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On the way back I started walking but was then given a lift the rest of the way by a group of girls who'd been in my group. It had clouded over by the time the ziplining had begun, and just as they dropped me off at the end of my road it started pouring with rain.

A couple of hours later, when I went out for dinner, the rain had stopped. I went to a café known for its brownies, though I didn't have room for one after I'd had my main. They didn't actually have any hot main dishes left by that time, only salads and sandwiches, so I had a really thick tuna sandwich with a side of yuca chips and a chocolate milkshake. I made a mental note to come back the next day for lunch.

Tuesday 22nd July

First thing this morning I went on a cable car over a forested gorge to a protected forest, where there was a long walking trail leading to and past six different waterfalls. I was one of the first people there so I had a lovely peaceful walk with nobody else around for the majority of the time. It was very sunny again this morning.

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It took a couple of hours to do the main walk, which went past five of the waterfalls. Then there was a shorter, separate path to the sixth waterfall, which was also the biggest. I swam in the pool and river beneath it - the water was so refreshing and cool - very very welcome considering how hot and sweaty I was after my long hike! The current was very strong so when I tried to swim to the waterfall itself to get underneath it, I couldn't because the current pushed me back so hard. I was trying to swim forwards but ended up just swimming on the spot.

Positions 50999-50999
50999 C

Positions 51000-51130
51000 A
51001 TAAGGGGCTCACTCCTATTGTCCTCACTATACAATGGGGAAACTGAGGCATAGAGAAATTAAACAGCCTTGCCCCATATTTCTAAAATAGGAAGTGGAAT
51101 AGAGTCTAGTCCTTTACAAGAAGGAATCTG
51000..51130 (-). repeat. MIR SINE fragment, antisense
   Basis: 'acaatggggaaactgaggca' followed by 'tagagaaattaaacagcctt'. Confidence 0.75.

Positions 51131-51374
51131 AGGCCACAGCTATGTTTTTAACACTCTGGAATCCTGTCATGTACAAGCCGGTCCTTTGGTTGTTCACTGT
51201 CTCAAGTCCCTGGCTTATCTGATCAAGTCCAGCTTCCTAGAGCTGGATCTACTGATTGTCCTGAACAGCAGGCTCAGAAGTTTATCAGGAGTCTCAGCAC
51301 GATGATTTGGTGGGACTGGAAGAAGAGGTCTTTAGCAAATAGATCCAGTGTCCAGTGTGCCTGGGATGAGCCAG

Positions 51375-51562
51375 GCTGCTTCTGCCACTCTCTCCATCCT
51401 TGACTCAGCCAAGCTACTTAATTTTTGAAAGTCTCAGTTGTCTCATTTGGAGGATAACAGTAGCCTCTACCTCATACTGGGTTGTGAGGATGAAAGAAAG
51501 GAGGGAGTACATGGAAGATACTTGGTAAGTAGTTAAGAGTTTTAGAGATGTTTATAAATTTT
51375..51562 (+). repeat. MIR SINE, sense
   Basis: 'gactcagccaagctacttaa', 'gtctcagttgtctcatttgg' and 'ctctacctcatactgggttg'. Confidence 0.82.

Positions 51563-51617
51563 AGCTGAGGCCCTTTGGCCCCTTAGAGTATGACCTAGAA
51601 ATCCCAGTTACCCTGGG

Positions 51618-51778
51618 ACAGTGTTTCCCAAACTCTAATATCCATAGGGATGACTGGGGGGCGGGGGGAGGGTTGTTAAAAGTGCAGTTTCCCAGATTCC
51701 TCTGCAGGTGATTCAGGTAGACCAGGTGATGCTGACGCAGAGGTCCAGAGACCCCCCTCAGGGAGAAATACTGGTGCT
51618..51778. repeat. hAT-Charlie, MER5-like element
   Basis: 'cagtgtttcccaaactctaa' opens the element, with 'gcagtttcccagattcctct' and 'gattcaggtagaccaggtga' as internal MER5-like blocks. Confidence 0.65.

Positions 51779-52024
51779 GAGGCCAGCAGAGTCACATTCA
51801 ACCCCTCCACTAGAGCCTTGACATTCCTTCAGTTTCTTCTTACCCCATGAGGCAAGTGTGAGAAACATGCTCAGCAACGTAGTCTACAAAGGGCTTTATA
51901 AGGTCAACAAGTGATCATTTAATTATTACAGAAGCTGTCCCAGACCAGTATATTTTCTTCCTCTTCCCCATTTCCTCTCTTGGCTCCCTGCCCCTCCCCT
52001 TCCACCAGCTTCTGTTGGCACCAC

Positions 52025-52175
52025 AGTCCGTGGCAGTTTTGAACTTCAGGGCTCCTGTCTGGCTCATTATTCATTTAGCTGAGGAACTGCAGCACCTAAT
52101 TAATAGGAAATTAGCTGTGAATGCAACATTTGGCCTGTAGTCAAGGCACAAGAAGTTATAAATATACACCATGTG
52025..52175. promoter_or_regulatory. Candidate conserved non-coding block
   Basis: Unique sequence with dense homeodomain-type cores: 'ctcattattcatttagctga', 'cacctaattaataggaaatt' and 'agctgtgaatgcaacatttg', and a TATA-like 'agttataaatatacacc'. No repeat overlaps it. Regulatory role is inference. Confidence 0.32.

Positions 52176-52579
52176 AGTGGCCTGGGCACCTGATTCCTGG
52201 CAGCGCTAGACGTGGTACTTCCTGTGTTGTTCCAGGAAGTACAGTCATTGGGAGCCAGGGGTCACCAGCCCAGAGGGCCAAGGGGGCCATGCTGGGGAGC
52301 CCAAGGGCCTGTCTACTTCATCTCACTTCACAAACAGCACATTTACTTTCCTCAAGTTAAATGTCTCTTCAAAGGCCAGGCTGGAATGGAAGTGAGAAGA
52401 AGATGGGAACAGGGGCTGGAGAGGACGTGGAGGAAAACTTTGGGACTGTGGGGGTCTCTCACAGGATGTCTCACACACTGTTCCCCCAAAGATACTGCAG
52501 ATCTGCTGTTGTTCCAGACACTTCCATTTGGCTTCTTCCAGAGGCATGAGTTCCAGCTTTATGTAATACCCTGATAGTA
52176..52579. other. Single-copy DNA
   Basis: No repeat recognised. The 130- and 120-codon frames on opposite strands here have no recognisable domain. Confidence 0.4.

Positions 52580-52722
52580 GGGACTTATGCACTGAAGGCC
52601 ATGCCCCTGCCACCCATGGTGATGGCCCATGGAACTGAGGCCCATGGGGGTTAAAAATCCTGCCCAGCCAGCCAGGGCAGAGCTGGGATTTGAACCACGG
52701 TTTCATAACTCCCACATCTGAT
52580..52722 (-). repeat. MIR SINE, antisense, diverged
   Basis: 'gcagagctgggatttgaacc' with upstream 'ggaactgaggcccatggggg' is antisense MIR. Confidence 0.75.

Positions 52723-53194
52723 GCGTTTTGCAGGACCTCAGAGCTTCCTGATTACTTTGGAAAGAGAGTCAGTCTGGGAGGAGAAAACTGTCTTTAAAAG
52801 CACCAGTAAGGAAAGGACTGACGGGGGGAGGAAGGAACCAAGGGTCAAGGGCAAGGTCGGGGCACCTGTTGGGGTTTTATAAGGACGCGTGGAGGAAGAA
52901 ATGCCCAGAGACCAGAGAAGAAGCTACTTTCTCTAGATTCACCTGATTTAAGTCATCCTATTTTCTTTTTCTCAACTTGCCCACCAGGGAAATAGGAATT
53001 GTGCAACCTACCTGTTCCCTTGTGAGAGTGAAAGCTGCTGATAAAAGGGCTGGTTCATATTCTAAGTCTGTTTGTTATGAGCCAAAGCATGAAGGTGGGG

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I wanted to stay in there for hours but eventually dragged myself out, got changed and hiked back to the cable car station. Then I walked the 4 km back to the hostel (I'd got a taxi on the way there in the morning). It was all downhill but because I was already tired from the long hike, I arrived pretty exhausted.

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It was about 3pm when I arrived back, so as soon as I'd dumped my stuff I went straight back out again for some lunch at the same café I'd been to for dinner the night before. This time I went for the soup of the day (cream of broccoli and asparagus), a chocolate milkshake, Fanta and one of their famous chocolate brownies. I was stuffed by the time I finished.

I then went back to the hostel for a bit before going to an internet café for a couple of hours. I wasn't particularly hungry for dinner because of how late I'd had lunch, so I left dinner as late as I could and then only had a plate of chips.